It’s funny how time works. In those first days and weeks after her death, it was so hard to believe she was really gone. Her presence in my life, even when we weren’t speaking, was just one of those things I took for granted. She was always going to be there.
Until, one day, she wasn’t.
But as the months passed, I adjusted to this new reality. And there came a point where it was no longer shocking. It was normal, her absence.
It has to be that way, I think, or else we could never move on with our lives. We would be perpetual prisoners of grief.
There’s an ache that may never heal fully. I don’t know what I would do without my faith to cling to. This year I’ve found myself clinging to it like never before.
Pope Benedict once wrote that the question of justice is the strongest argument in favor of eternal life. The injustice of history, he said, cannot be the final word. There must be an ultimate reckoning.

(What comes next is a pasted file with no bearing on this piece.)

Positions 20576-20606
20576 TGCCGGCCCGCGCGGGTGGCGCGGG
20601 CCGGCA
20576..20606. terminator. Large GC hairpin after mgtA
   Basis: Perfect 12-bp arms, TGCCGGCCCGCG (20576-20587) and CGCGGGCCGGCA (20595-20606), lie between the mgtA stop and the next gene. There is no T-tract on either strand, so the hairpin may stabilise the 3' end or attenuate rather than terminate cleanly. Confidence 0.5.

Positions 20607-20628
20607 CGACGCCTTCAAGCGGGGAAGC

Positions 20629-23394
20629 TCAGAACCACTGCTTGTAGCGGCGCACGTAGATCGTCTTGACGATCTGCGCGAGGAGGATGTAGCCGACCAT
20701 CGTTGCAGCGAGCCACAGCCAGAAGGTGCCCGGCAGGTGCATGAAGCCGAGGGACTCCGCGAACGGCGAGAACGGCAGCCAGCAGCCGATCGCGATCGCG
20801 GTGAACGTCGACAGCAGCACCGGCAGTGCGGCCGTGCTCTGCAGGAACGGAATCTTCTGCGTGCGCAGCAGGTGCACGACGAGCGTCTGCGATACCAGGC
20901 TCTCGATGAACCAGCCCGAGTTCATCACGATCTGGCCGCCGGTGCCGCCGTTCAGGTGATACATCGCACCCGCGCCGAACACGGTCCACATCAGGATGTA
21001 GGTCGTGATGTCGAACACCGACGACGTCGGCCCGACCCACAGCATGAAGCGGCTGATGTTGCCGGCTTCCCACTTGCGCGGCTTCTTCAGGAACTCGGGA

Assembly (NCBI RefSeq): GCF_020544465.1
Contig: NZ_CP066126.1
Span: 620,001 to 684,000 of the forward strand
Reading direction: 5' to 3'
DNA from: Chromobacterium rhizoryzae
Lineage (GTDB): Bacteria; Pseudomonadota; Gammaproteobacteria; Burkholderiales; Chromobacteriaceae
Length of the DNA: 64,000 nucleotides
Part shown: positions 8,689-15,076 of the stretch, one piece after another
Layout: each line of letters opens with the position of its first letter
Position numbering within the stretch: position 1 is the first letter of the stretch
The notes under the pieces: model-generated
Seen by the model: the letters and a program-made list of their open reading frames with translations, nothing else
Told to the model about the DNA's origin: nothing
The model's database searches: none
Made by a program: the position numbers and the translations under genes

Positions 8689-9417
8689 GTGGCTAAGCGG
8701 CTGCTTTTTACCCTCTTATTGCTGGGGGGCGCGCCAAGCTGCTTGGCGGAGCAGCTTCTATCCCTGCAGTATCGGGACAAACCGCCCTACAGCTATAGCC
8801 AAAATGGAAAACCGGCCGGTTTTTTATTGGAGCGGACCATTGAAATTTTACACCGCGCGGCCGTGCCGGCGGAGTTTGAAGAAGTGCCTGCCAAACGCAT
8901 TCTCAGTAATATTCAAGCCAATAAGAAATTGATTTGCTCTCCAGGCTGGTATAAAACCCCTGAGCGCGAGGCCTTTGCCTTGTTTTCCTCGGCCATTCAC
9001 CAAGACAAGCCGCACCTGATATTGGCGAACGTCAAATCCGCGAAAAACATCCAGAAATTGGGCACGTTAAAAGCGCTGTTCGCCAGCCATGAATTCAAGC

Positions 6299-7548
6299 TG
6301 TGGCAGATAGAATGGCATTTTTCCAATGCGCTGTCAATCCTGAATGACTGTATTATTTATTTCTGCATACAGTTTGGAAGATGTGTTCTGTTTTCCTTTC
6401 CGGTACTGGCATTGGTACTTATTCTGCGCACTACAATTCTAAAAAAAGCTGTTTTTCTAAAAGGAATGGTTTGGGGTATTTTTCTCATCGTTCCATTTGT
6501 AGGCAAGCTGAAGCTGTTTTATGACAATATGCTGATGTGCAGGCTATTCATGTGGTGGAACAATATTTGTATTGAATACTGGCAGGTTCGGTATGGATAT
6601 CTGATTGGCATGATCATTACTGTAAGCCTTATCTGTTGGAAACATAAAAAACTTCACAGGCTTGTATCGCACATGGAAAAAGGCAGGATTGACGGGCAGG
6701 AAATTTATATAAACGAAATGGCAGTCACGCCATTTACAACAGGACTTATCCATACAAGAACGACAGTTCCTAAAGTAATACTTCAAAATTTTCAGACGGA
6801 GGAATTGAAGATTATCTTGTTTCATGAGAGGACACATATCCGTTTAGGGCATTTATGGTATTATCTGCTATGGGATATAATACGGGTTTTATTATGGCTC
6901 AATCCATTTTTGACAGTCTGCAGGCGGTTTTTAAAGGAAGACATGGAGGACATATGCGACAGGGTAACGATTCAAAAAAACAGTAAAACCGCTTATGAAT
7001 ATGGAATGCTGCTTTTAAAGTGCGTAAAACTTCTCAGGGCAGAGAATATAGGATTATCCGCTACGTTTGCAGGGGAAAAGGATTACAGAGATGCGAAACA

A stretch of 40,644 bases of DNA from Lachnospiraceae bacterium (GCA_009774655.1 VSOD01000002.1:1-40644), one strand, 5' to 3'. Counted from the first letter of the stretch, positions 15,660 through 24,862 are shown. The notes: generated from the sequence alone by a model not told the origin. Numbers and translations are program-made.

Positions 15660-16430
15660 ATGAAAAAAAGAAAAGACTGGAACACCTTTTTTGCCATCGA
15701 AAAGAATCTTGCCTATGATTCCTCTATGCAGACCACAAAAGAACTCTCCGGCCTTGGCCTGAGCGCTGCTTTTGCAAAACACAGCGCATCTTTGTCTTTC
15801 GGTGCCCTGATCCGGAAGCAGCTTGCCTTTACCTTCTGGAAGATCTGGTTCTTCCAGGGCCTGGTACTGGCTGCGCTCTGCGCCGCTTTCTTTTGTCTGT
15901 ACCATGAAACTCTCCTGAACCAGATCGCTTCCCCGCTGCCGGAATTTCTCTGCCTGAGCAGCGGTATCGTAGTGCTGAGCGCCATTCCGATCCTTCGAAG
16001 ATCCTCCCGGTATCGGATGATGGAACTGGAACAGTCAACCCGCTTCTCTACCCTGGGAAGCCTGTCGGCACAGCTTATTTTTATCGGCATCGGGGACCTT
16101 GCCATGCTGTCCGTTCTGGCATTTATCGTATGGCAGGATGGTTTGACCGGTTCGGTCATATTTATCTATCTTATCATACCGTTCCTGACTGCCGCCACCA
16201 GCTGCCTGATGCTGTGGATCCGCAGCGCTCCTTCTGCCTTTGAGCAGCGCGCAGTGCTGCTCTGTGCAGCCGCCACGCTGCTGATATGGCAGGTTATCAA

For a long time after her death, I wondered what had happened to her. Was she in heaven? Had she just ceased to exist? Would I ever see her again?
But now I feel certain: we will.
Because I believe in a God of ultimate justice.
Because I believe in a world where wrong is ultimately punished, and good is ultimately vindicated.
Because if they had killed her, or driven her to her death, and that had been it, it would mean that death is more powerful than love, and evil more powerful than God.
And it’s not.
So today, I remember.
But I do more than remember.
I wait in hope.